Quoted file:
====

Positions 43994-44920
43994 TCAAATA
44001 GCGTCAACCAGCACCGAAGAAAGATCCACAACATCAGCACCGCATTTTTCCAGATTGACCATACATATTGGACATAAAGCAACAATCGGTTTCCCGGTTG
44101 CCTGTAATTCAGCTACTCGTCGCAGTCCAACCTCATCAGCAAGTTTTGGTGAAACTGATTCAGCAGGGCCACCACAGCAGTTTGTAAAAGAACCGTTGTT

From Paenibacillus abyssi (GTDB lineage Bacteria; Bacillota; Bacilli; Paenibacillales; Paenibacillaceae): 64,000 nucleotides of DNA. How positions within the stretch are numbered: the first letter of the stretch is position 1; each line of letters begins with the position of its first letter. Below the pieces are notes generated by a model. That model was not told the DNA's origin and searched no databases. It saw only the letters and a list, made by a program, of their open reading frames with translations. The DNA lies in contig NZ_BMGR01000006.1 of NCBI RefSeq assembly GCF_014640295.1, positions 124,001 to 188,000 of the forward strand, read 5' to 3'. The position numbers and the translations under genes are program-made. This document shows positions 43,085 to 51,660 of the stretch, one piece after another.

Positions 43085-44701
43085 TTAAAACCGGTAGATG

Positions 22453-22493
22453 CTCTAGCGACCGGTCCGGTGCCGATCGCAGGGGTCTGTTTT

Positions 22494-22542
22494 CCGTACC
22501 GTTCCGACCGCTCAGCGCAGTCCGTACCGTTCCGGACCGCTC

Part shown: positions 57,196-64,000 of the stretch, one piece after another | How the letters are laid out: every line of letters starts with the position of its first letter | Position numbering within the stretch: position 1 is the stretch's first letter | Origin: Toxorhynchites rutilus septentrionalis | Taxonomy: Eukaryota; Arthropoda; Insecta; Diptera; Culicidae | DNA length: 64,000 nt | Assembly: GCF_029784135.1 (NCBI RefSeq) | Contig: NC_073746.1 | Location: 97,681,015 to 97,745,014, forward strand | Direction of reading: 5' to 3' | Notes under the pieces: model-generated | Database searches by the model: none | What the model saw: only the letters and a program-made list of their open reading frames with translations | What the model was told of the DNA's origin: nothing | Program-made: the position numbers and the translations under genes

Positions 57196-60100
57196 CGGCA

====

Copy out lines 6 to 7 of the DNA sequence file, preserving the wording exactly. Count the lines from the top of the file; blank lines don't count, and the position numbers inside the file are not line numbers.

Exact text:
Positions 43085-44701
43085 TTAAAACCGGTAGATG